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Thanks for your replies: Christian, Ernesto, Joey, and Siggy.

Yes, the Strategy pattern does fit my needs better and addresses some
problems I was running into.  Thanks for the links and references.  I found
a good tutorial in Java:
http://www.javaworld.com/article/2074195/swing-gui-programming/strategy-for-
success.html

Russ


On 6/29/15, 4:22 AM, "Christian Meyer" <[log in to unmask]> wrote:

> Using an entity component system (ECS) might be suitable for you. It is
> similar to the strategy pattern but any combination of "strategies" is
> possible and also saving state along with them.
> 
> Each agent is an entity which is nothing more than a set of components
> (representing state). A factory class is used to create entities with
> the needed component sets. During each step systems (representing logic)
> will update the entity by changing its components. For example, a
> ReproductionSystem will look for a certain subset of components needed
> for reproduction and only update agents who have this subset. To give an
> agent the ability to reproduce, just add the needed components and you
> are done.
> 
> This is a simple ECS which I changed for MASON. Some work was needed to
> integrate it into the schedule.
> https://github.com/adamgit/Entity-System-RDBMS-Beta--Java-
> 
> Best regards,
> Christian
> 
> On 29.06.2015 03:23, Russell Thomas wrote:
>> Is anyone using the ³Factory² design pattern to construct agents at run
>> time? I am about halfway down this path and Iıd love to learn from
>> anyone else who has experience with this approach. (See ³Difficulties²
>> below)
>> 
>> Requirements
>> ------------------
>> 
>> The setting is modeling teams and organizations engaged in design (of
>> artificial products), innovation (in how they do design), and
>> qualitative learning (i.e. learning new skills, not just getting better
>> at existing skills).  In other words, Iım modeling endogenous innovation
>> involving genuine novelty.  My agents are (somewhat) cognitive and
>> adaptive, particularly in their ability to acquire or develop novel
>> capabilities during the course of a simulation run. Also Iıd like to
>> experiment with a wide variety of initial conditions regarding agent
>> types and capabilities.  In essence, what Iım looking for is agents that
>> are dynamic bundles of capabilities (i.e. resources, action rules, etc.)
>> rather than fixed capabilities as is the norm in most ABMs.
>> 
>> Approach
>> -------------
>> These requirements suggest the use of a ³Factory² design pattern (see
>> https://en.wikipedia.org/wiki/Factory_method_pattern for general
>> description).
>> 
>> During start( ), the /AgentFactory /is an object that takes as input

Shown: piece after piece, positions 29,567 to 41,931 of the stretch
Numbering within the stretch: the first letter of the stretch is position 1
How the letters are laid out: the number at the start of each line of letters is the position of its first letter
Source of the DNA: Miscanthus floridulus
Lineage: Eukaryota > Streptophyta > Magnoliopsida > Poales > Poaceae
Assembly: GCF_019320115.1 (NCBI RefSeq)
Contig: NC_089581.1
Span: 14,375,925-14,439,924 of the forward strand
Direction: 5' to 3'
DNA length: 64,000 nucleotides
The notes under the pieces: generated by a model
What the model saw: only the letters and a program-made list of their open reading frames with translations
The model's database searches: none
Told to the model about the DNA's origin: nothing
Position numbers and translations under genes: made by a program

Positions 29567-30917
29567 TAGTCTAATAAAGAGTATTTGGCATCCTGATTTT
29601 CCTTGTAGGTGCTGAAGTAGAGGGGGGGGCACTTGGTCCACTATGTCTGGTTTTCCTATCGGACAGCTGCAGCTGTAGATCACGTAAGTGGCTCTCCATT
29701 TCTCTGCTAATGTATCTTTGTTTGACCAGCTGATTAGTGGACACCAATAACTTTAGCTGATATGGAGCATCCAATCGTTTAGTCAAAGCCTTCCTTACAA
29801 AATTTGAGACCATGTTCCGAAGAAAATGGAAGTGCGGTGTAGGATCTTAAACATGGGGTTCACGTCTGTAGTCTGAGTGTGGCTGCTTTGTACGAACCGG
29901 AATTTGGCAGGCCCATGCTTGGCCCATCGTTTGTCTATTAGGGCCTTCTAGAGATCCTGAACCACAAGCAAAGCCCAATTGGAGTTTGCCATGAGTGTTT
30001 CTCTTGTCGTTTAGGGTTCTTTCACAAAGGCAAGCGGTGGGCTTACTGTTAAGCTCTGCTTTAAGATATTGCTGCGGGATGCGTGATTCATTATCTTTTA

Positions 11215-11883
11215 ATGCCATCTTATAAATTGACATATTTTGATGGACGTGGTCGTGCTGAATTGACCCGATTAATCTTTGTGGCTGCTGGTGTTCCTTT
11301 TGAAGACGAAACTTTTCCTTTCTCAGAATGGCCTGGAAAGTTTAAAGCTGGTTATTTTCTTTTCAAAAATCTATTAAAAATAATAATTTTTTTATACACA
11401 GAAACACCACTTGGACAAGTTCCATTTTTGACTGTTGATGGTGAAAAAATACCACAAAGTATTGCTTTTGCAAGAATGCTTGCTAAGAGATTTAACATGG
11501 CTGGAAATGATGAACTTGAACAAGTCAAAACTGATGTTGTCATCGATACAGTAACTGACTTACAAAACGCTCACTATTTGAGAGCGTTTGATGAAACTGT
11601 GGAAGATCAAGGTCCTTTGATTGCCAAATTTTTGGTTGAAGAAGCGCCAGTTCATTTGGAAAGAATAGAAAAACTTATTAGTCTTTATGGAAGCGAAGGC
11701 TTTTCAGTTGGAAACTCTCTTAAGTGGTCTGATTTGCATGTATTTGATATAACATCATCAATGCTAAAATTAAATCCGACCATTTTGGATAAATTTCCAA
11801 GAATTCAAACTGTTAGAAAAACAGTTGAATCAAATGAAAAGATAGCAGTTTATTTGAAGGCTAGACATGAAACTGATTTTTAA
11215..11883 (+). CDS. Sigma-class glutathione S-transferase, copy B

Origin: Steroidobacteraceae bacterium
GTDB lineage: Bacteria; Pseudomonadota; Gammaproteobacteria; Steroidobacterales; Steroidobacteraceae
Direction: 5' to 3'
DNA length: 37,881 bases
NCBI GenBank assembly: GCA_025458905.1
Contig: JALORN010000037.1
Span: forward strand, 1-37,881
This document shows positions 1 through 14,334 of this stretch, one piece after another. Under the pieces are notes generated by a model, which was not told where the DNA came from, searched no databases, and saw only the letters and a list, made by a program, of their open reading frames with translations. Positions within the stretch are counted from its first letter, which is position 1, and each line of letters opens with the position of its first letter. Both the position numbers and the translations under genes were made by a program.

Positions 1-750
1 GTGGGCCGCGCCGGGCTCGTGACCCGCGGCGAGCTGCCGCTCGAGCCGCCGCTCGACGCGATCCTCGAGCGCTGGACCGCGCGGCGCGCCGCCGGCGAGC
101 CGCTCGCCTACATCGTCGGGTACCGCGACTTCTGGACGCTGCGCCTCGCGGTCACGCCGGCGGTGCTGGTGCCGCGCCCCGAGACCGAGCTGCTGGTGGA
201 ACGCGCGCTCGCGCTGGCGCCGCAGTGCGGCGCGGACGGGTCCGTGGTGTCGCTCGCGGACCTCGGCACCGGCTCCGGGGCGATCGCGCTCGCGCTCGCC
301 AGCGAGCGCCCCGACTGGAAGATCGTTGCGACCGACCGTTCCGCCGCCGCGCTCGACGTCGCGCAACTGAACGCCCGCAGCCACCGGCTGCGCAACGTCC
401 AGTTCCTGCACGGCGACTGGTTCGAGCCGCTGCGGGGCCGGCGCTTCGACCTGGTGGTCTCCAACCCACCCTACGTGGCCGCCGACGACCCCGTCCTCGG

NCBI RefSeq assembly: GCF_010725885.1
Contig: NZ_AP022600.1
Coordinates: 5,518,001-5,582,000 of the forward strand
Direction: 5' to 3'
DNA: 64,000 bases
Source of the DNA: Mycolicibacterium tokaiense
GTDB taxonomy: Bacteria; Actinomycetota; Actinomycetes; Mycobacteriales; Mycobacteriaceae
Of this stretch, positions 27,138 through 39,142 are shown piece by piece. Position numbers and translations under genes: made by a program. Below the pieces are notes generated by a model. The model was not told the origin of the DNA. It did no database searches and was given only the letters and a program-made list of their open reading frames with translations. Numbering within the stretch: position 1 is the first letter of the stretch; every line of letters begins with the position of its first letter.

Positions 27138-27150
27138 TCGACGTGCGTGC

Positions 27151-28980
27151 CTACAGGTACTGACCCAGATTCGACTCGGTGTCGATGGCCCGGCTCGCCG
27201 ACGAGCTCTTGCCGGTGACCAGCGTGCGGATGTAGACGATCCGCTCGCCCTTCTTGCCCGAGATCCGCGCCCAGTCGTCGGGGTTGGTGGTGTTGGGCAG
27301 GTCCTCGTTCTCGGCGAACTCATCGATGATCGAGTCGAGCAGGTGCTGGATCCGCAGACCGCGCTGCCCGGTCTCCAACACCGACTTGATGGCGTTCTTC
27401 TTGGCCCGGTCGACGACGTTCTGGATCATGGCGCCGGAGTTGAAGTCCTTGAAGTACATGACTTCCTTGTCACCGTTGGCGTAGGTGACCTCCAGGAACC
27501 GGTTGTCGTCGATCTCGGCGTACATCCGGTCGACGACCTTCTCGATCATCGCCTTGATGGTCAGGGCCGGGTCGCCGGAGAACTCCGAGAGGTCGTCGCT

>> specifications for the agents (i.e. list of capabilities) and also other
>> key objects (i.e. environment objects such as /SimState/).  The
>> /AgentFactory /class includes various pre-built templates and objects to
>> produce an agent object of the specified type.  (I have a large library
>> of capability and processing objects.)  Actions to be performed by agent
>> at each time step is specified by a special-purpose language that
>> describe sequences of tasks and their interdependencies. (Execution is
>> by a simple O-O stack machine.)  Each task execution records its
>> results, and these results can be concatenated and logged in a file.
>>   Essentially, agents can ³explain² what they did and why each step.
>>   This is useful for both debugging and also as experimental results.
>> 
>> Clearly, this approach does not result in fast execution and would not
>> be suitable for a large population of agents and long simulation runs.
>> My simulations will involve tens or at most a hundred agents, so it
>> wonıt be a problem for me.
>> 
>> Difficulties
>> --------------
>> Where Iım running into difficulty is in *software design decisions*: 1)
>> how general-purpose to make the code, and 2) how to avoid unnecessary
>> complications.  The advantage of making it fully general-purpose is that
>> it will (later) reduce the design and debug time for specific ABM
>> designs.  The disadvantage is that it takes more time now for thinking,
>> planning, coding, and testing (e.g. debug capabilities for the
>> special-purpose stack machine).
>> 
>> In pursuit of general functionality, I am probably making the software
>> design too complicated.  It would be nice to see what other people have
>> done and maybe learn from their experience.
>> 
>> Also, I want to use built-in capabilities of Java and also available
>> Java libraries.  For example, when I get to the point where agent
>> specifications will come from a text file, Iıll probably use ANTLR to
>> parse my special-purpose task language.  But I might be unknowingly
>> ³recreating the wheel² in many cases by creating my own classes for
>> various low-level functions.
>> 
>> Thanks,
>> 
>> Russell Thomas
>> Computational Social Science
>> George Mason University